General hallmark for more environmentally friendly vehicle repairs throughout the European automotive sector

In vehicle repairs, damage is traditionally estimated in euros. The environmental impact of the repair methods used is not taken into account as yet. This is about to change, as in the Eco Repair Score®, Expertisebureau Vonck and VITO are launching a quantitative measuring tool that enables policymakers, repairers, insurers, leasing companies and automotive experts to accurately define and achieve their environmental goals. This benchmark has been developed in part with the scientific support of VITO (Flemish Institute for Technological Research), which has considerable expertise in sustainability assessments.

Each year, an estimated one million vehicle repairs are carried out in Belgium, around half of which are reported to insurance companies. For repairs, the damage and everything involved in the repair, such as parts and products, is budgeted purely from a financial angle - in hard cash.

The environmental impact involved in damage repairs cannot be underestimated.
Wout Van Den Abbeele – Expertisebureau Vonck / Eco Repair Score®

Objective figures

However, this purely financial assessment fails to recognise another important cost that is not borne by the party at fault, but by the environment. “And that cost should not to be underestimated,” comments Wout Van Den Abbeele at Expertisebureau Vonck, one of the main players on the Belgian vehicle loss assessment market. “The environmental impact is highly dependent on the repair methods used, the materials present, products, etc. In addition, the logistics behind the repair also play a major part. How and from where are parts brought in? What kind of travel and therefore transport emissions are involved? Does the vehicle to be repaired itself need to be taken to and from the repair shop?”

We not only look at the difference between replacement and repair, but also identify the origin of parts.
Wout Van Den Abbeele – Expertisebureau Vonck / Eco Repair Score®

The main sources of environmental impact are known, but how sizeable are they? And how much of a part do they play in the overall environmental burden of a vehicle repair? To gain insight into this, the Eco Repair Score® calls on VITO, which has a wealth of expertise in assessing and monitoring the environmental impact of products and processes, including circular strategies such as repair and recycling, and uses scientifically underpinned methods such as life cycle analysis. VITO's experts fed all relevant aspects of a vehicle repair into a scientific model that provides objective numerical data. The output is a quantitative benchmark that ties a concrete score to the environmental impact of a vehicle repair.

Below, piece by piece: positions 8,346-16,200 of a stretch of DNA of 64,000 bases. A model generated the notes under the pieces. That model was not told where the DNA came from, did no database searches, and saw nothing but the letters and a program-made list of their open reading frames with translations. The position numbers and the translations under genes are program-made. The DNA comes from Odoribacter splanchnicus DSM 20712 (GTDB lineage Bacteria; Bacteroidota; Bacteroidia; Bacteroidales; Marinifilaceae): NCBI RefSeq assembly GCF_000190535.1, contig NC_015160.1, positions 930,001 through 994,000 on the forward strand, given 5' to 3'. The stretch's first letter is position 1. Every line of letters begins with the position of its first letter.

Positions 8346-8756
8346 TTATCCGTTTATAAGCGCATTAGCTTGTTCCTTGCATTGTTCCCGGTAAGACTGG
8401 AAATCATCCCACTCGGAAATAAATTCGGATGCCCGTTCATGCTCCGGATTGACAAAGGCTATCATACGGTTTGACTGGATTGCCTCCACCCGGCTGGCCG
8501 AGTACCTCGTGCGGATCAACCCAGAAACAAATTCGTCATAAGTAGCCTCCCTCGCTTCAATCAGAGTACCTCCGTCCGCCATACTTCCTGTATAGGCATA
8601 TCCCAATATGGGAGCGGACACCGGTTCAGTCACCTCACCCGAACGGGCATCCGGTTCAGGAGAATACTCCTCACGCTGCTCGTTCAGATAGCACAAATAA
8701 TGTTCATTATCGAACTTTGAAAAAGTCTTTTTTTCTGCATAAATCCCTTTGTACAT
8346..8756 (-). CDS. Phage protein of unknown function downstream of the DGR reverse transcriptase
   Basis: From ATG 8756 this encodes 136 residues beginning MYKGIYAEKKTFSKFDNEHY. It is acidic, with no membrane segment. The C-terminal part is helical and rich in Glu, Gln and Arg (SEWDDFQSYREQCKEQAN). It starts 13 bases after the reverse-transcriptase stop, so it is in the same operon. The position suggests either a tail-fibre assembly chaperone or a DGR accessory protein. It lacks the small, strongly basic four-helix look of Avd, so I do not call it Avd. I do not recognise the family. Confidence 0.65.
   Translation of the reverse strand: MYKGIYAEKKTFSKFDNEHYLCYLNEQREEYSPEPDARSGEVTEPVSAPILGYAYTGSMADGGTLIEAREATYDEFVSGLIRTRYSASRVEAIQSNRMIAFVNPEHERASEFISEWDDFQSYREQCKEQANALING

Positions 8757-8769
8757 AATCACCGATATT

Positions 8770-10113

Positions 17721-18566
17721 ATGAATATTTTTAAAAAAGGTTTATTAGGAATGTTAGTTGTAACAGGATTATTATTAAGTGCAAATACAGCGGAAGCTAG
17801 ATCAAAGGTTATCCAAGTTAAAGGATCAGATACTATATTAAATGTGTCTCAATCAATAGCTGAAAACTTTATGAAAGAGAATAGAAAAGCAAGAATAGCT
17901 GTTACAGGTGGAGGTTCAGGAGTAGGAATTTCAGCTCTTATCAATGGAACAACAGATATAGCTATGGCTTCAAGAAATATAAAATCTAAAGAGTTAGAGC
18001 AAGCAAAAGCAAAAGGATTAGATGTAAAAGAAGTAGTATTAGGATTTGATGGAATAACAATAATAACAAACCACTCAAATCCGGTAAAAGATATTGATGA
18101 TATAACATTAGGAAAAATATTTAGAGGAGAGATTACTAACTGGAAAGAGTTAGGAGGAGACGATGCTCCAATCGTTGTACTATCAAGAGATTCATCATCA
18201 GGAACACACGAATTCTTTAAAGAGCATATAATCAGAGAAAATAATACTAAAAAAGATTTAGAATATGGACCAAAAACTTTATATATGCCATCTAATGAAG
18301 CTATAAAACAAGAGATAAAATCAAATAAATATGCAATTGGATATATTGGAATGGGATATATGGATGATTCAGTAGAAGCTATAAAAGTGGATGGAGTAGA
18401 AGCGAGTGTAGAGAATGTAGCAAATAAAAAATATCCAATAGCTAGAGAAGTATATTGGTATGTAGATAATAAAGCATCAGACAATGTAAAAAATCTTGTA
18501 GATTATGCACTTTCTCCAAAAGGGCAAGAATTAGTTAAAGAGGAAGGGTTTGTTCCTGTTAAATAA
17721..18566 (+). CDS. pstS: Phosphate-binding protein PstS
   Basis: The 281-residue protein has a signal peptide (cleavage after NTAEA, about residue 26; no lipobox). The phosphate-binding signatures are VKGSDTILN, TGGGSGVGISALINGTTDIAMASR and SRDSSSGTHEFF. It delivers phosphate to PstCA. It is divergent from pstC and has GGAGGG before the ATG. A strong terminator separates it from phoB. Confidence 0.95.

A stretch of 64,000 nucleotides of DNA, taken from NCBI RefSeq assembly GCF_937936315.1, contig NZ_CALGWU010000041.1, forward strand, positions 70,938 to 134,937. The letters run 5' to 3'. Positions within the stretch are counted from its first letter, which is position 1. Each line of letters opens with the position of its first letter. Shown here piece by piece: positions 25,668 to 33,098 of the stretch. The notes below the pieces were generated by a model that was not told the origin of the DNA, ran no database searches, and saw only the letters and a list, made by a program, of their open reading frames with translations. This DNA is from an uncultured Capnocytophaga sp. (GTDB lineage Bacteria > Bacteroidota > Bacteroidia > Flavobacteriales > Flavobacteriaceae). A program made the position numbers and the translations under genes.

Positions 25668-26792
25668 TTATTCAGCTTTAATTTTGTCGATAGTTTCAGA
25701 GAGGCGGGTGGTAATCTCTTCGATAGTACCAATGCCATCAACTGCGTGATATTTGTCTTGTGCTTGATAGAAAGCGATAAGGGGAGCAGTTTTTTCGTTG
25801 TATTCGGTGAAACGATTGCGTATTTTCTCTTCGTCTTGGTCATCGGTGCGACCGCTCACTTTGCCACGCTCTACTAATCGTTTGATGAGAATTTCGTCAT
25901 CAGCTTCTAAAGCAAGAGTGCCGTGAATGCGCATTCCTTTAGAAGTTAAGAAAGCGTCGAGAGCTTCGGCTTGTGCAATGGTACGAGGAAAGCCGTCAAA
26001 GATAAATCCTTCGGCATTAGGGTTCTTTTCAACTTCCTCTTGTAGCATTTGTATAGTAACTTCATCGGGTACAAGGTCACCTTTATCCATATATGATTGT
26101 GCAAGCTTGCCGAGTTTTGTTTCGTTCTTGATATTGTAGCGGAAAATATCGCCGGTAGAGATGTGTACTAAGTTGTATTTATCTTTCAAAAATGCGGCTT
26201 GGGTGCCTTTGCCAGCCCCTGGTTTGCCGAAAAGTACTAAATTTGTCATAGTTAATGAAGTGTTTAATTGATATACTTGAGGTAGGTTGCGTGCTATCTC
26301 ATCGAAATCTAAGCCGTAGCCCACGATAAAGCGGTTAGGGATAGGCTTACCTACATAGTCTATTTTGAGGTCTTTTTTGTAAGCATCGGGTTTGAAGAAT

The environmental impact is thoroughly determined. “We not only look at the difference between replacement and repair (which usually turns out to be the most environmentally friendly approach), but also map the provenance of parts,” Van Den Abbeele explains. “Are they brought in from Germany or from South Korea? And in what kind of packaging?” But we also look at more than just the parts. “We also factor in the element of waste generated in these processes, along with the level of energy and water consumption and the repairer's replacement vehicle.”

In recent months, Expertisebureau Vonck and VITO have been testing a proof of concept of the model, based on data from parts used in the BMW 3 series. “Based on the data provided, we examined where the greatest opportunities for environmental impact reduction lie,” comments VITO’s Philip Marynissen. For one thing, the Eco Repair Score® not only gives an indication of the environmental impact, it also provides information on opportunities to drive down this impact.

At a later stage, the scientific model will also calculate the environmental impact of repairs using any of the hundreds of thousands of car parts from the last 15 years.
Philip Marynissen, Business Development Manager VITO